From: TerryMoselat

Subject: New Lectures, Aurora cruise, nearby planet discovered, ISS, Hallowe'en, weblinks

Date: 26 October 2012 15:37:43 BST

Hi all,


1. IAA PUBLIC LECTURE: The next IAA Public Lecture is entitled "Searching for the Rarest Objects in the Universe", and will be on October 31, at 73.0 p.m. 

It will be given by Dr Daniel Mortlock of the Astrophysics Group, Imperial College London. Dr Mortlock led a team which recently found the most distant quasar yet discovered, with an amazing redshift of 7.1. See

  Admission is free, including light refreshments

N.B: this lecture will be in the Bell Lecture theatre (NOT the Larmor, as used for the last lecture), Physics building, main QUB Campus.


2. "Meteorites Tamed" Lecture Series, Ulster Museum, by Dr Mike Simms: 

The second lecture in this series will be on Monday 29 November, at 7.30pm. Free admission.

SYNOPSIS: Every year visitors from Outer Space arrive on Earth. These are meteorites, messengers from beyond our planet. This series of six lectures from Dr Mike Simms will explain what meteorites are, where they come from, how they get here, and what they can tell us about the far reaches and earliest history of our Solar System. 

3. Northern Lights Cruise: I recently received notice of a cruise round the coast of Northern Norway to observe the aurorae, among other things. This comprised direct flights from Belfast to Tromso, departing on 24 Feb 2013, then joining the Hurtigruten cruise ship. This seems quite attractive, but beware: the Moon will be Full on 25 February, seriously restricting the views you might otherwise get. It would only be near the end of the cruise that you would get a few hours of reasonable darkness before moonrise to get good viewing conditions.


4. LECTURES: "The Mars Science Laboratory ‘Curiosity’ – In Search of Origins” The Planetary Society, in association with the School of Physics NUI Galway, Galway Astronomical Club and CIT/Blackrock Castle Observatory, Cork will present a public lecture, in both Galway and Cork, during Science Week 2012 titled “The Mars Science Laboratory ‘Curiosity’ – In Search of Origins”. The talk will describe how the mission is currently proceeding, show the latest images, outline the geography of Mars for those attending to become more familiar with the planet itself and invite discussion from the audience on topical matters of space exploration and its value to society.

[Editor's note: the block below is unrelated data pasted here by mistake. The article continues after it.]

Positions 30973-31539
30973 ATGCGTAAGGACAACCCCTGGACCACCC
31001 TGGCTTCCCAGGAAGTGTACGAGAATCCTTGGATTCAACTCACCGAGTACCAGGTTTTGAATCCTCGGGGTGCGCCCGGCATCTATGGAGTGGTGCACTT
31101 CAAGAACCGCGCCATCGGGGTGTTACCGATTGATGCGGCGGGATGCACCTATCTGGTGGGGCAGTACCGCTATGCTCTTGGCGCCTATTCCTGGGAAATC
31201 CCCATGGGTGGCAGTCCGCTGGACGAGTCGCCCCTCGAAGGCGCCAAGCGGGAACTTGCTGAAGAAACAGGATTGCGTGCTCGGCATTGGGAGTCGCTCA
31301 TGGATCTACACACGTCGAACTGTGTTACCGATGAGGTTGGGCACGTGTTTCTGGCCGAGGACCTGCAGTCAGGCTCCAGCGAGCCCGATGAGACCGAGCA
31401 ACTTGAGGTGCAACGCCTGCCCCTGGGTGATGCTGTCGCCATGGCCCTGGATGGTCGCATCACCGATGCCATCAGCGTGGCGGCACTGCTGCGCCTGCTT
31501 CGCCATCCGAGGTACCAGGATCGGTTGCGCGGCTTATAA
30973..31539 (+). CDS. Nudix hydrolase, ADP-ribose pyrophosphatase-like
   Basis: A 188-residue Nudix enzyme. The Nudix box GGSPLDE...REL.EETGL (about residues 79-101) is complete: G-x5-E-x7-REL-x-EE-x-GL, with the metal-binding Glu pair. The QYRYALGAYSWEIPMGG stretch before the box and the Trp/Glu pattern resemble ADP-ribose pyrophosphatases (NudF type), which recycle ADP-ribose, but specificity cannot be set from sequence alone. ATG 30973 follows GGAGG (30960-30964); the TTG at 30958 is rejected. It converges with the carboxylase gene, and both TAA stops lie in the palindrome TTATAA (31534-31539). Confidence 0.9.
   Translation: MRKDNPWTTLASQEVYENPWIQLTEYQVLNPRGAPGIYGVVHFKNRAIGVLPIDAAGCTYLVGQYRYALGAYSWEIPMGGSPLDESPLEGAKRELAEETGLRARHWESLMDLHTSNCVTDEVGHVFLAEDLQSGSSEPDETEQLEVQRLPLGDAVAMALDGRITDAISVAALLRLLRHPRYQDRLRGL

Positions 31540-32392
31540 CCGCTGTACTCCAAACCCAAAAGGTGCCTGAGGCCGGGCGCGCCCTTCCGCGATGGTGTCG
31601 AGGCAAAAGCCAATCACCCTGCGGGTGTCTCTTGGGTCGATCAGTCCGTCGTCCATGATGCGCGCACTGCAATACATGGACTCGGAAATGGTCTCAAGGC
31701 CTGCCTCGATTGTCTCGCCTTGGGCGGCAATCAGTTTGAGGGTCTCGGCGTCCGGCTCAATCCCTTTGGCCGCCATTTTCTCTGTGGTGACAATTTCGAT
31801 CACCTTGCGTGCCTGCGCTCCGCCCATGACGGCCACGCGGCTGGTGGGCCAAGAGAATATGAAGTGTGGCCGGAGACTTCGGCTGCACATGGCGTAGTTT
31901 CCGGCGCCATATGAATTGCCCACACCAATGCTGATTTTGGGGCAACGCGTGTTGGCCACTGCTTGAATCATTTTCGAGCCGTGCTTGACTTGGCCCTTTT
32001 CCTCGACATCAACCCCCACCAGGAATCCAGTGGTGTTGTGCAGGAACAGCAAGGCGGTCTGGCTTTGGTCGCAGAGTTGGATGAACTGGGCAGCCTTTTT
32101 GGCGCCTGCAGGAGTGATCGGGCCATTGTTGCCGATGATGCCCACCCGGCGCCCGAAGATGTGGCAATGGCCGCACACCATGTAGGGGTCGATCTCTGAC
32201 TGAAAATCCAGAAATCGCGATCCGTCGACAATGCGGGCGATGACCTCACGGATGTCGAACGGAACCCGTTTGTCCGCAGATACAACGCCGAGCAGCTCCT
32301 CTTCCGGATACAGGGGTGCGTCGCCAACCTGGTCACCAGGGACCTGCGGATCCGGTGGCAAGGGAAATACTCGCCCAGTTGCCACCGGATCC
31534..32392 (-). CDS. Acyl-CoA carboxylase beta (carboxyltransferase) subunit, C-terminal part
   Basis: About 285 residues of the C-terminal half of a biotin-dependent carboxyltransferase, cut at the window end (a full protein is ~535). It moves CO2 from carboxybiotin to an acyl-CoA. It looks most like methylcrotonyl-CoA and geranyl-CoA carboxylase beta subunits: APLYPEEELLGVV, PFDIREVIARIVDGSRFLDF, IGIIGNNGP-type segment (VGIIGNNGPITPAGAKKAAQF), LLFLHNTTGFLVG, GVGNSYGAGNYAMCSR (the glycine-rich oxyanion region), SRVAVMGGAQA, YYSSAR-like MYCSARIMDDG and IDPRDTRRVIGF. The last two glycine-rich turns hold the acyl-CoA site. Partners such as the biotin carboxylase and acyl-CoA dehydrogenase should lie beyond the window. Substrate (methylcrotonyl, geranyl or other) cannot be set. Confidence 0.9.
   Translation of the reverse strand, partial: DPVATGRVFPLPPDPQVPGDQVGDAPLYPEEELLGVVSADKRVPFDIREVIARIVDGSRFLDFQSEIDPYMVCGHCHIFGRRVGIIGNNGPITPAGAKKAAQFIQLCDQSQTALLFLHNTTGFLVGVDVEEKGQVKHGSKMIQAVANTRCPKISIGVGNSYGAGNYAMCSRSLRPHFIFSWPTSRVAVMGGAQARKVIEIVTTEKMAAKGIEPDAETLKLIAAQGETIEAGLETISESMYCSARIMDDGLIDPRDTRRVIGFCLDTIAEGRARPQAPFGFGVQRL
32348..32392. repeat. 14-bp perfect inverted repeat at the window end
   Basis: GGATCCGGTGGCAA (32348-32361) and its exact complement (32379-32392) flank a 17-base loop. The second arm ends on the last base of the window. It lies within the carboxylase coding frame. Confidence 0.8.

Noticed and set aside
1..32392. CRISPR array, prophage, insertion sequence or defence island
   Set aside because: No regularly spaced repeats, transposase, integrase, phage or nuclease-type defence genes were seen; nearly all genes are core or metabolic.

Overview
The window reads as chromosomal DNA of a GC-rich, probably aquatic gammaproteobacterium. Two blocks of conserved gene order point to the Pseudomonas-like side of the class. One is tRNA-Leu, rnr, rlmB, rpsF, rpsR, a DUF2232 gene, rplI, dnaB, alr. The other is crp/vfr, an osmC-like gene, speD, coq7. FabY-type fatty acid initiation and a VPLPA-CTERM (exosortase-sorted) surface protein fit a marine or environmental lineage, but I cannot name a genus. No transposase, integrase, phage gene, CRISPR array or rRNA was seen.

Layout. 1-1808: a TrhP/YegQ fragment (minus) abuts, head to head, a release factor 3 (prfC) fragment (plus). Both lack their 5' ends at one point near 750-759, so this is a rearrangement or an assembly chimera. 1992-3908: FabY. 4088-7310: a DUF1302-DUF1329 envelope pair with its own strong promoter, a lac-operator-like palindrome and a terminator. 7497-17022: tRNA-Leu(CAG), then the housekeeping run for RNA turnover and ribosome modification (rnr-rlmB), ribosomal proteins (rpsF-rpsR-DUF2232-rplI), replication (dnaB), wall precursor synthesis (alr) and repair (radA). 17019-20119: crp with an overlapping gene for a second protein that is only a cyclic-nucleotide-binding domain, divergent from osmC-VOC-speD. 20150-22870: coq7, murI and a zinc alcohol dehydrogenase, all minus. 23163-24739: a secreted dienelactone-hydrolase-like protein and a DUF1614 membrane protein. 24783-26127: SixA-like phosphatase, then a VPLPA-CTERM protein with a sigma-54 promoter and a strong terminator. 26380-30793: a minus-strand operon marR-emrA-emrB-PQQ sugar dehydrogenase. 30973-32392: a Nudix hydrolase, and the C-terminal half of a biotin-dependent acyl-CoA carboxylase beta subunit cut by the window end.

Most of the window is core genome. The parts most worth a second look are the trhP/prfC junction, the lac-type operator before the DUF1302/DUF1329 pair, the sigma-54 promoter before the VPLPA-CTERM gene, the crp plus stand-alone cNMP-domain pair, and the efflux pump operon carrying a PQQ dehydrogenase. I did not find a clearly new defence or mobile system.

Galway Talk: 8.00pm, Wednesday 14th November 2012, O'Tnuathail Theatre, NUI Galway

Cork Talk: 8.00pm, Friday 16th November 2012, Blackrock Castle Observatory, Blackrock, Cork

Admission Free. Places allocated on a first come first served basis - simply turn up on the night! Suitable for the general public and expert alike, and for children of about eight years and older.

   The presenter is Kevin Nolan, Co-ordinator to Ireland for The Planetary Society and author of the book “Mars, A Cosmic Stepping Stone”.  Full details on the lectures, including media and lecture based downloadable resources available at:

5. School of Theoretical Physics Statutory Public Lecture 2012, in association with the School of Cosmic Physics.

 "Cosmic perspectives: from planets to the multiverse" by Professor Martin Rees, Baron Rees of Ludlow, O.M., F.R.S. Mon 19 Nov 6:30pm, Theatre L, Newman Building, Arts Block, UCD. Admission free


6. Robinson Lecture 2012, Armagh, 8 p.m., 22 November:  The eleventh Robinson Lecture will be held on Thursday 22nd November in The Armagh City Hotel, 2 Friary Road, Armagh. It will be delivered by Professor David Southwood, Imperial College London. Professor Southwood has recently retired from the position of Director of Science and Robotic Exploration at the European Space Agency and is now President of the Royal Astronomical Society.  The lecture will begin at 8.00 pm and is scheduled to end at 9.00 pm, followed by light refreshments.